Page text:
Everyone loves penguins. The icy, wet exhibit is always among the most popular at any zoo, especially with kids. OK, adults, too. I don’t know anyone who doesn’t enjoy watching penguins. However, most of us never get close enough to see the inside of a penguin’s mouth.
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Penguins’ mouths, or technically, beaks, have a number of features that make them unique. To understand the odd-looking ridges, nooks, and crannies, we should start with exploring the typical diet of a penguin.
Penguins live on varied diets, including small fish, cephalopods, and crustaceans. They love anchovies and sardines, and squid and cuttlefish are delish. The smaller species eat a shellfish diet, such as krill, crab, and shrimp.
Penguins feed on slippery seafood… yet, they have no teeth. In the bird world, weight is a factor in flight. Birds evolved without teeth because having teeth adds weight. This is true even in flightless birds. The sharpness of their bill assists penguins in grabbing their food, and the unique features within help them keep their grip even without teeth.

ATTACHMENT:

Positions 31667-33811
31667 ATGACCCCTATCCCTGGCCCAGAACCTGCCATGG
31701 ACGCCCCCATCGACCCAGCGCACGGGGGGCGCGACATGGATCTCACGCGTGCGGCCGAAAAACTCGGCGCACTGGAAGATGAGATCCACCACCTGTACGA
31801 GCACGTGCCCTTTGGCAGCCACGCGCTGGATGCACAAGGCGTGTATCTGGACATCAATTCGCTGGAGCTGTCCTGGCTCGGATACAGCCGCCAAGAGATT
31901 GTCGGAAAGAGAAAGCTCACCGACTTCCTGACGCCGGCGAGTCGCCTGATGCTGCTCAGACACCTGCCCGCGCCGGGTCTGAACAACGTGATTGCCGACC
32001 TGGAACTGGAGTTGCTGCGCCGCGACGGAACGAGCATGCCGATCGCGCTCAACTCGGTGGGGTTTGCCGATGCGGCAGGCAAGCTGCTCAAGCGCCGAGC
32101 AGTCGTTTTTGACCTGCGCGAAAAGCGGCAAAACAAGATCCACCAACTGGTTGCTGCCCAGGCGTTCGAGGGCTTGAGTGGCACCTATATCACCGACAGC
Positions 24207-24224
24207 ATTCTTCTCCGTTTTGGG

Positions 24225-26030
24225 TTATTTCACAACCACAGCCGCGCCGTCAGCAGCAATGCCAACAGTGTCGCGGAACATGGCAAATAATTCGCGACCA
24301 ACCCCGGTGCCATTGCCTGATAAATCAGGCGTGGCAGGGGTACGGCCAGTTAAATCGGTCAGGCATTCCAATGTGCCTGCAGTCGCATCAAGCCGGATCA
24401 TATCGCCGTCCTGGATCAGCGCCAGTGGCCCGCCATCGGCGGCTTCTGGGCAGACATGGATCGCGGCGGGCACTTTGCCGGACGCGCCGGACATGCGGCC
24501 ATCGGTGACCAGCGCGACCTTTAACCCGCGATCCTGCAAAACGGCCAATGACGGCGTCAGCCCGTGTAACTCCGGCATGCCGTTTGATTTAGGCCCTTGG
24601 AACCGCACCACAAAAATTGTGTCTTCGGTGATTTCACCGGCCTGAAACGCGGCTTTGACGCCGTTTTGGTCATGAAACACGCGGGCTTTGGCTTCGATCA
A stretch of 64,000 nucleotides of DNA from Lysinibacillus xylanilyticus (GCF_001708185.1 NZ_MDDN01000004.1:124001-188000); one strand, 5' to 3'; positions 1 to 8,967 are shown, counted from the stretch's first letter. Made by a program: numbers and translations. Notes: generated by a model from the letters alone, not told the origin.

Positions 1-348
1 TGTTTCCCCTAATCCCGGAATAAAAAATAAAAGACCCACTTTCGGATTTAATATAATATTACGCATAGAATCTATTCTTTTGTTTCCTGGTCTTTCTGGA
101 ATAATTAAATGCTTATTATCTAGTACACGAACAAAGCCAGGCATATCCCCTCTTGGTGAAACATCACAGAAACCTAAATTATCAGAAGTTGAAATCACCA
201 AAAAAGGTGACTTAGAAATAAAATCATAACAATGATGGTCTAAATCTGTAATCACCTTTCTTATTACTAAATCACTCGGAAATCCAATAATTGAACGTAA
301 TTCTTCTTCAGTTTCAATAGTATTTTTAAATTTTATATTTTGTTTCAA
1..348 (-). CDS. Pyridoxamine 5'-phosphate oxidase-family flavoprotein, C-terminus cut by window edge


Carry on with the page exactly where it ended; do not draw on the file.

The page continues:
Penguins have a series of spikes on their tongue and the roof of their mouth. It’s kind of scary-looking and resembles the inside of a cave. The up- and downward-facing papillae (the official name for the little stalagmite and stalactite-looking spikes) all point backward, toward the throat. When a penguin eats a fish, it can only travel in one direction because of the papillae.
The design of their beak makes them much more equipped to catch fish, but also makes the inside of a penguin’s mouth very strange looking! Just take a peek at the video below.
You can find the source of this story’s featured image here.
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